There’s been something of a fuss in the media in the last couple of days concerning a relatively new, or newly explicit, Code of Conduct at Library and Archives Canada that’s said to create the possibility of “muzzling” librarians or of their being snitched on if too outspoken. (See the story in the National Post and the buzz on Twitter.)
3.2.2 Duty of loyalty
Employment in the public service involves certain restrictions. Public servants owe a duty of loyalty to their employer, the Government of Canada. This duty derives from the essential mission of the public service to help the duly elected government, under law, to serve the public interest and implement government policies and ministerial decisions. The duty of loyalty reflects the importance and necessity of having an impartial and effective public service in order to achieve this mission.
As public servants, our duty of loyalty to the Government of Canada and its elected officials extends beyond our workplace to our personal activities. Public servants must therefore use caution when making public comments, expressing personal opinions or taking actions that could potentially damage LAC’s reputation and/or public confidence in the public service and the Government of Canada. They must maintain awareness of their surroundings, their audience and how their words or actions could be interpreted (or misinterpreted).
With the current proliferation of social media, public servants need to pay particular attention to their participation in these forums. For example, in a blog with access limited to certain friends, personal opinions about a new departmental or Government of Canada program intended to be expressed to a limited audience can, through no fault of the public servant, become public and the author identified. The public servant could be subject to disciplinary measures, as the simple act of limiting access to the blog does not negate a public servant’s duty of loyalty to the elected government. Only authorized spokespersons can issue statements or make comments about LAC’s position on a given subject. If you are asked for LAC’s position, you must refer the inquiries, through your manager, to the authorized LAC spokesperson.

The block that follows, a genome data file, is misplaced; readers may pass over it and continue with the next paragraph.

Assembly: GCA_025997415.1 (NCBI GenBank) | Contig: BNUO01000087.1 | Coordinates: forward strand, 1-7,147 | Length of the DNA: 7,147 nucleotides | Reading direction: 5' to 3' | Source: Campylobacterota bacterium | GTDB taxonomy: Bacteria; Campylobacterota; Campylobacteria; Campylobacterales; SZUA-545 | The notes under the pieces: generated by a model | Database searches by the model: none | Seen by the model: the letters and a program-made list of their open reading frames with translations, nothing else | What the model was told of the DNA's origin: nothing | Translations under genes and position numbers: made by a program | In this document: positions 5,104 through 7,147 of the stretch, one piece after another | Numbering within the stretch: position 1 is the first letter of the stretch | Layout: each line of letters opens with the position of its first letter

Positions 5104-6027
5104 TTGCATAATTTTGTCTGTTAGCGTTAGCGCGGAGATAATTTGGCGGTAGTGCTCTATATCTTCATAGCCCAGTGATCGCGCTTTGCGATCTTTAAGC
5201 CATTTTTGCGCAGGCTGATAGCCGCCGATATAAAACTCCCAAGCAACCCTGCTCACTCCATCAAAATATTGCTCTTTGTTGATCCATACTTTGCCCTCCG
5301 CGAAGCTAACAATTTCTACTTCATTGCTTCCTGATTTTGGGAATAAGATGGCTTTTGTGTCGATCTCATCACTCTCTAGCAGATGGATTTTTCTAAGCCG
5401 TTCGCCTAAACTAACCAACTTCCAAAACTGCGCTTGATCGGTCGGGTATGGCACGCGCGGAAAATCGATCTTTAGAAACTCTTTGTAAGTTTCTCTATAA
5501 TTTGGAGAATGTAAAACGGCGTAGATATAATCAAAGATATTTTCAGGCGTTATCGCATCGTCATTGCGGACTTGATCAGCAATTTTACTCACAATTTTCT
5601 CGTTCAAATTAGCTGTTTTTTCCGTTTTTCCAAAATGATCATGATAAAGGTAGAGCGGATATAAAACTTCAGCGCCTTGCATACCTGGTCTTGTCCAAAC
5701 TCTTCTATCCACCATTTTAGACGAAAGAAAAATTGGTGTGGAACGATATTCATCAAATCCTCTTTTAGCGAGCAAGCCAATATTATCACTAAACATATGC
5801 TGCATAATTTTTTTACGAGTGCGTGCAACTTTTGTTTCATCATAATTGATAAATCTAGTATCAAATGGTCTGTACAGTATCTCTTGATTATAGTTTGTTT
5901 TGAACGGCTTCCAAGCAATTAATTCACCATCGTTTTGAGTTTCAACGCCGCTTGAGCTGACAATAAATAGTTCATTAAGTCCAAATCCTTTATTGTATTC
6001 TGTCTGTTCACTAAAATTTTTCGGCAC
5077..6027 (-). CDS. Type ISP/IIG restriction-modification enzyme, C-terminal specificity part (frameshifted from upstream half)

The duty of loyalty is not absolute. In assessing and making a determination regarding any particular public criticism, the duty of loyalty must be balanced with other interests, such as the public servant’s freedom of expression. The substance (i.e. the content of the criticism), context (i.e. the frequency of the criticism, the forum or medium in which it is made) and the form (i.e. the manner in which the criticism is expressed, e.g. restrained or vitriolic) are all relevant factors. Situations in which an exceptionis likely to be made to the duty of loyalty include the following:
1. The Government is engaged in illegal acts.
2. Government policies jeopardize life, health or safety.
3. The public servant’s criticism has no impact on his or her ability to perform effectively the duties of a public servant or on the public perception of that ability.